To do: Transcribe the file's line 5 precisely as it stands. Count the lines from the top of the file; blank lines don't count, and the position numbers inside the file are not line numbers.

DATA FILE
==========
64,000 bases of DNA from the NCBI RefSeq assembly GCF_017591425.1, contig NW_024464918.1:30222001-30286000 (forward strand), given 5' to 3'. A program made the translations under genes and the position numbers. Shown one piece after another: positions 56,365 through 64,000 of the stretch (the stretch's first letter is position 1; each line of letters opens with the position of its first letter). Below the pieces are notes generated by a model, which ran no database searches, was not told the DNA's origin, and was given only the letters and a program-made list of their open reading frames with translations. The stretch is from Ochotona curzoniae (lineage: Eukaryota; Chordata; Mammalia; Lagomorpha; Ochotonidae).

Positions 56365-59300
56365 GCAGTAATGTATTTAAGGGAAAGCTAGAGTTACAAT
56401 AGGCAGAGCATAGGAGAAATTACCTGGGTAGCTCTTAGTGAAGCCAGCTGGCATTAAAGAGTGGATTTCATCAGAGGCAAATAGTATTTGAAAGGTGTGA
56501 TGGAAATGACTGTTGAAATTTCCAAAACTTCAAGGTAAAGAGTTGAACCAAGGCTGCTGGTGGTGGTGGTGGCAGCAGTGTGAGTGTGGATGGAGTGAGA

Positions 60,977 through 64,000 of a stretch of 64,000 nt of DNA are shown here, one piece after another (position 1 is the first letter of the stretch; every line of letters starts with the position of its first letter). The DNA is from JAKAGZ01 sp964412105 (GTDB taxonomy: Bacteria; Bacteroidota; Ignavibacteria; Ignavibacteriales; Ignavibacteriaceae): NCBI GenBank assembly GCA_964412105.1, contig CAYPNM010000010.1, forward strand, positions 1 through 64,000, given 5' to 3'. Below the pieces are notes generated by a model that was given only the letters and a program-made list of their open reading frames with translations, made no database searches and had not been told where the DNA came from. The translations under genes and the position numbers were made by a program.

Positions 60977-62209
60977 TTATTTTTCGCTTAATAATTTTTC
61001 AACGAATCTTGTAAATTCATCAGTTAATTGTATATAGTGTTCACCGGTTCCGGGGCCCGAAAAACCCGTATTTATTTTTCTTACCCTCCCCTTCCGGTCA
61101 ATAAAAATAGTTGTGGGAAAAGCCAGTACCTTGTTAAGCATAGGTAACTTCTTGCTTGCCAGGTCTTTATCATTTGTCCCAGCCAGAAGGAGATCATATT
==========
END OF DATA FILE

56501 TGGAAATGACTGTTGAAATTTCCAAAACTTCAAGGTAAAGAGTTGAACCAAGGCTGCTGGTGGTGGTGGTGGCAGCAGTGTGAGTGTGGATGGAGTGAGA